But the backlash on that GM (read: risk) may not be worth it for him. The GM club is a close knit group who doesn't much like other GMs undermining them. We can only speculate on the repercussions, but I'm sure we can remember the backlash then-GM Bobby Clarke received for giving Ryan Kesler an offer sheet. Tangible punishment? We don't know.
The point is: The Flyers had depth before this move. They will have depth after this move. The only difference is: they may lose part of that depth, and suffer a penalty, when they don't need depth. If one of the Flyers goalies comes down with the flu during the playoffs, would they put Leighton on re-entry just to sit on the bench for a game or two? Hopefully not. That's the beauty of having Johan Backlund exempt from re-entry.
3. If nobody claims Michael Leighton on, essentially a one-year, $800k deal, what does that say about his two-year, $3.1 million contract?
This question was asked when Leighton was offered to NHL teams at full price back in December, but it seems even more apt now. If 29 NHL teams don't want Michael Leighton to be their backup next year for only $800,000, that would be a pretty big indictment of Paul Holmgren's signing of Leighton last summer.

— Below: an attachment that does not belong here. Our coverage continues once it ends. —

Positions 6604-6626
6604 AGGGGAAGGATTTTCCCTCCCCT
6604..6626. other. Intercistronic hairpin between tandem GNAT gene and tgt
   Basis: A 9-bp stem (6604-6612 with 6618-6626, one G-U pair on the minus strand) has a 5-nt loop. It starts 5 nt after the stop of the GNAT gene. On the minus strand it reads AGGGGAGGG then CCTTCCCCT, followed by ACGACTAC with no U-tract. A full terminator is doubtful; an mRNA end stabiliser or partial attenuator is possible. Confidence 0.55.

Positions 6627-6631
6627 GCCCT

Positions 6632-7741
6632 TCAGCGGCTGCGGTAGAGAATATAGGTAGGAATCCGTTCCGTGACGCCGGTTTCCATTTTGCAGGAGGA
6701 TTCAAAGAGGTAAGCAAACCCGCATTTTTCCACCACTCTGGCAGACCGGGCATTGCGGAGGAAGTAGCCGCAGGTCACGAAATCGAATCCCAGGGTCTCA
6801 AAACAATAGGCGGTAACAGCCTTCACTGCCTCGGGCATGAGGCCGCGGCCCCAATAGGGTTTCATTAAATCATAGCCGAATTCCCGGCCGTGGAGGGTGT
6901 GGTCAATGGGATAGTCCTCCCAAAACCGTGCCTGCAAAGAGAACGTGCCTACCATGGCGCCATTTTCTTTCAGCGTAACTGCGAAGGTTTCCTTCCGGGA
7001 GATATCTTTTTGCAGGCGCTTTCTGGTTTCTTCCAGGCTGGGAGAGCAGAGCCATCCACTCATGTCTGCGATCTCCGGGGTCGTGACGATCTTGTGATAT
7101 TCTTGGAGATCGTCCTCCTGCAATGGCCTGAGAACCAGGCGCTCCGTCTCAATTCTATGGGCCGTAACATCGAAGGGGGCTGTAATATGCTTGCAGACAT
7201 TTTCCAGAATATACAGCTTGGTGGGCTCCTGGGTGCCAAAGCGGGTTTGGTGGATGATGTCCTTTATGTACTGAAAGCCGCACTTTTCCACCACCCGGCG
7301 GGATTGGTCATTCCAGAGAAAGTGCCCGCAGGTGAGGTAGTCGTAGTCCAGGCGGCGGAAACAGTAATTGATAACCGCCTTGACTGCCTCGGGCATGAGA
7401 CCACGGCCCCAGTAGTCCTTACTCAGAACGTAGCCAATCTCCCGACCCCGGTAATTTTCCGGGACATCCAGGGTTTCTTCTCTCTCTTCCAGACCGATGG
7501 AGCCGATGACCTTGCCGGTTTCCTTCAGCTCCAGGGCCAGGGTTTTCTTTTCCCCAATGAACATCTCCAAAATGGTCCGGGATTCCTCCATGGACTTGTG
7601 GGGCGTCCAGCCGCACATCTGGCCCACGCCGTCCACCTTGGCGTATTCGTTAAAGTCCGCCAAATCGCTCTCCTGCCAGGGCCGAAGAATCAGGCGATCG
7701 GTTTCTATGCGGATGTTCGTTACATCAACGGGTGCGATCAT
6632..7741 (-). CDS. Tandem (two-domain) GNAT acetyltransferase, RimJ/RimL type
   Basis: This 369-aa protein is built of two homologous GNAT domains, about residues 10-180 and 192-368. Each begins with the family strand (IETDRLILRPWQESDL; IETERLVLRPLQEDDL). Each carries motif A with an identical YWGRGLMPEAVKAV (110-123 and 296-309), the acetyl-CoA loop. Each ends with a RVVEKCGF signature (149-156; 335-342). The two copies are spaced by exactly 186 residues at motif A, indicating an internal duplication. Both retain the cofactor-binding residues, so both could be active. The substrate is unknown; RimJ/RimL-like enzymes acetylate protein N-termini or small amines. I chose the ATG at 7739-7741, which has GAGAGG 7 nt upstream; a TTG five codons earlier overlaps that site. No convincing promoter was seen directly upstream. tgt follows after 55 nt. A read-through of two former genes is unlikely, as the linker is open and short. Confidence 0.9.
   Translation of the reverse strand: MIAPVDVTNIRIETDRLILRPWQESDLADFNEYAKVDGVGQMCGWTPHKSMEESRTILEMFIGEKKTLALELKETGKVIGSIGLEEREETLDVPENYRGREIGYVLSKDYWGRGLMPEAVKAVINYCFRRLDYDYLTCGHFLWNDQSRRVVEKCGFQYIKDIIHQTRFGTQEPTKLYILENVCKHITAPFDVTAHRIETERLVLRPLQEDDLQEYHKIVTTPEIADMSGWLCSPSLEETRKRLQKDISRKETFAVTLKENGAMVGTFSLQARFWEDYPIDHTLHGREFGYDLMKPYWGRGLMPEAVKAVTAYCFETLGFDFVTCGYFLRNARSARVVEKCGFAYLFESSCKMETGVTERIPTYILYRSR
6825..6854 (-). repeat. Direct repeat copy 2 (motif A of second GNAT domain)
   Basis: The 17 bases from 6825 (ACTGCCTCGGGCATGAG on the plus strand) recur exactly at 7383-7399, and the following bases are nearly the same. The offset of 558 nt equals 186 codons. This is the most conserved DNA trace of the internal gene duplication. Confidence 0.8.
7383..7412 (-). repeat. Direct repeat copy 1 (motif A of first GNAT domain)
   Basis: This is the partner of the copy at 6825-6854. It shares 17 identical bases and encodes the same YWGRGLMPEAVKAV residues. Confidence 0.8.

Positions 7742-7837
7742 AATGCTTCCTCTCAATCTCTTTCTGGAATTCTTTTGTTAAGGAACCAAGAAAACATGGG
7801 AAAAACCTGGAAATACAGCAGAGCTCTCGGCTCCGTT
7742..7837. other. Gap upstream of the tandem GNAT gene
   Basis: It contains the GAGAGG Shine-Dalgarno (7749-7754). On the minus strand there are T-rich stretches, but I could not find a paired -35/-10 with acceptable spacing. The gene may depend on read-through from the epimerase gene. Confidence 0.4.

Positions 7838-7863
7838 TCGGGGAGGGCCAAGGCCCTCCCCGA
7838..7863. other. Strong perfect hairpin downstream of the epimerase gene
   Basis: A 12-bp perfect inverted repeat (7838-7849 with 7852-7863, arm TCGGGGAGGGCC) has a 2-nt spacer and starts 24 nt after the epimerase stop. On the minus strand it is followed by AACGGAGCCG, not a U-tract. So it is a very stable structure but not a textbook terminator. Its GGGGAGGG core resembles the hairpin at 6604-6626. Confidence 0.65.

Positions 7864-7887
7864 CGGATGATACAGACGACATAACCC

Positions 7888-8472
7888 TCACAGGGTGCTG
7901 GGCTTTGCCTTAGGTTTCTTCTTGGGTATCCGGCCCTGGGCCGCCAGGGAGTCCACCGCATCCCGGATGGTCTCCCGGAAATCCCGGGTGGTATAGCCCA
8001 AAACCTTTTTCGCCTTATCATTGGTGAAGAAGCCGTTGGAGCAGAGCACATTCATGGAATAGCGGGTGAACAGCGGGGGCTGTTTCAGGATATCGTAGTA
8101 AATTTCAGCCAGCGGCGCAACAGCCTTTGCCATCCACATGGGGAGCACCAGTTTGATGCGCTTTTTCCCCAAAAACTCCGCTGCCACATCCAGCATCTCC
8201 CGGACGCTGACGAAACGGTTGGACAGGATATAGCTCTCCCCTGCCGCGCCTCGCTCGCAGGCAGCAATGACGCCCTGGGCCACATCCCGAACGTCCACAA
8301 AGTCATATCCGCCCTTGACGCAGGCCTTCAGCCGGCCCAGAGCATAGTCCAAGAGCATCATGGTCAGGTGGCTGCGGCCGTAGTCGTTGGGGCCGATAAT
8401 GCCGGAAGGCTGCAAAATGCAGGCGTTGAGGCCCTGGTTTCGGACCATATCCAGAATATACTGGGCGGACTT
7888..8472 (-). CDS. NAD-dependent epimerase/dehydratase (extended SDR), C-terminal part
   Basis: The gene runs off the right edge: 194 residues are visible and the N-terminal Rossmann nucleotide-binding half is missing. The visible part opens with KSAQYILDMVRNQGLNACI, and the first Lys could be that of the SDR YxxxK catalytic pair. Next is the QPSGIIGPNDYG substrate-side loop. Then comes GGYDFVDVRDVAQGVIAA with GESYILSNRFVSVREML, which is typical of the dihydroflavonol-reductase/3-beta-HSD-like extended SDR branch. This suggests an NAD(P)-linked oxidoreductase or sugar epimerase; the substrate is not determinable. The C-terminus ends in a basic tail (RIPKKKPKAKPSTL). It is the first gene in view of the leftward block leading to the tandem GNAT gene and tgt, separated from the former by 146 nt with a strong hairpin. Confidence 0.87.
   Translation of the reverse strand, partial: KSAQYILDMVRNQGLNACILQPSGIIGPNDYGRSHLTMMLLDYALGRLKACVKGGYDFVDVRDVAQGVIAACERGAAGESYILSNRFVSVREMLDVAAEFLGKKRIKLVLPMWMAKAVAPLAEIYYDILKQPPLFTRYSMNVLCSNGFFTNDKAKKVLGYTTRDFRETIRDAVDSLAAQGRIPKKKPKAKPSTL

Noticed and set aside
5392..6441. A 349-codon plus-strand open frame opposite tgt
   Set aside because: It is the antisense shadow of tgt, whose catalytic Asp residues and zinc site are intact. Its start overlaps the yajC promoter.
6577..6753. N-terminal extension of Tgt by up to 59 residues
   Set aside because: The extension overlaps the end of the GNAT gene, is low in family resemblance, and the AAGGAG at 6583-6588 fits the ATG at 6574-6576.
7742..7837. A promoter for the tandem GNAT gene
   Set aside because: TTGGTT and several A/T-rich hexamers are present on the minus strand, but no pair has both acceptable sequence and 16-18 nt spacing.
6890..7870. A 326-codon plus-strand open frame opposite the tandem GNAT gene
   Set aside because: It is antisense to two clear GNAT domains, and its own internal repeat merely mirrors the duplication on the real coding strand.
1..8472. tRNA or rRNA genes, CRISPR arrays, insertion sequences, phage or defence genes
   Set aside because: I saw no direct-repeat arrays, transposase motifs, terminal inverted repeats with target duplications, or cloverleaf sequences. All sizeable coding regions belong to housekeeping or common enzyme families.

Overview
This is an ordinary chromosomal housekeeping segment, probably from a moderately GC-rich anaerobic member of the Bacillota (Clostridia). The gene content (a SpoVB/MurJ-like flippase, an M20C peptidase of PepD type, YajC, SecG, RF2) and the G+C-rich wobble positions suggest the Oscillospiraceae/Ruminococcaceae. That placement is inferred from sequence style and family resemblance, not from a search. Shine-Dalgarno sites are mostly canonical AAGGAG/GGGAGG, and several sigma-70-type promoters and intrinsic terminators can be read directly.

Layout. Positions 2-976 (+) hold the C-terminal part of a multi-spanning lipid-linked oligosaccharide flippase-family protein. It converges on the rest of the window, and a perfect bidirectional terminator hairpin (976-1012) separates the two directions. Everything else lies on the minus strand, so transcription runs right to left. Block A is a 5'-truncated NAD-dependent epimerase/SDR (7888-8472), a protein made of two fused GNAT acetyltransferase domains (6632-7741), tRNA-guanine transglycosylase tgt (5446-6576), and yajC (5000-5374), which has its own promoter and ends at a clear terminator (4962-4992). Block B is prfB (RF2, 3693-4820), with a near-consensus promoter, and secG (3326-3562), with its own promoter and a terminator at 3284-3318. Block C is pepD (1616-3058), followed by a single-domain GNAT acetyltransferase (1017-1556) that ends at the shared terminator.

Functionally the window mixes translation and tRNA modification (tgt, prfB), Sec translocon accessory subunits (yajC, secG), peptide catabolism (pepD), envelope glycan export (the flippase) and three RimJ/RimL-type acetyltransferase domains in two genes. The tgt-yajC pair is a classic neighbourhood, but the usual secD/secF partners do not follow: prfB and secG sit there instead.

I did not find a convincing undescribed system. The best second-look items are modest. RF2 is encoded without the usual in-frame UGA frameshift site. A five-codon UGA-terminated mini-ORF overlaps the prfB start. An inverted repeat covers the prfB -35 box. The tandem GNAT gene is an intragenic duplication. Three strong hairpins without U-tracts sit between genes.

Sure, Leighton's back injury could scare away some teams. But if Leighton's 30 AHL games, where he put up a 2.22 goals against average and a 0.926 save percentage (while every Phantoms goalie not named Leighton put up a 3.38 gaa and 0.883 save percentage) don't prove that isn't an issue, nothing will. The fact is, Leighton is a big reason for the Phantoms' resurgence, supposed bad back and all.
In other words, If the entire League passes on Leighton, it won't be because of his back.
When Leighton came to the Flyers, he earned a $600,000 cap hit. Since then, he had his best ever NHL season, played 14 playoff games, and carried an AHL team on his back. At only $800k - don't forget the incentive to saddle the Flyers with $800k in dead cap - he is a fair deal to a lot of teams, if not a bargain to a team like the Islanders.
The Flyers decided to place Leighton on re-entry waivers, exposing themselves to this risk, in order to have a healthy scratch in the playoffs. The insurance policy most people will talk about is one that requires both Sergei Bobrovsky and Brian Boucher to either falter or go down with injury. In that situation, the Flyers have bigger problems than worrying about Leighton clearing re-entry. Instead, the team opted to take the risk with very little reward.
Why open yourself to risk when you don't have to? You still have Leighton as insurance. So when Paul Holmgren asks:
"When it gets right down to it, what’s the difference whether we recall him this week or next week? If we want to improve our goaltending depth it doesn’t matter."
The difference is: You don't need him now. You have depth when you need it. Right now, you just exposed yourself to risk for nothing.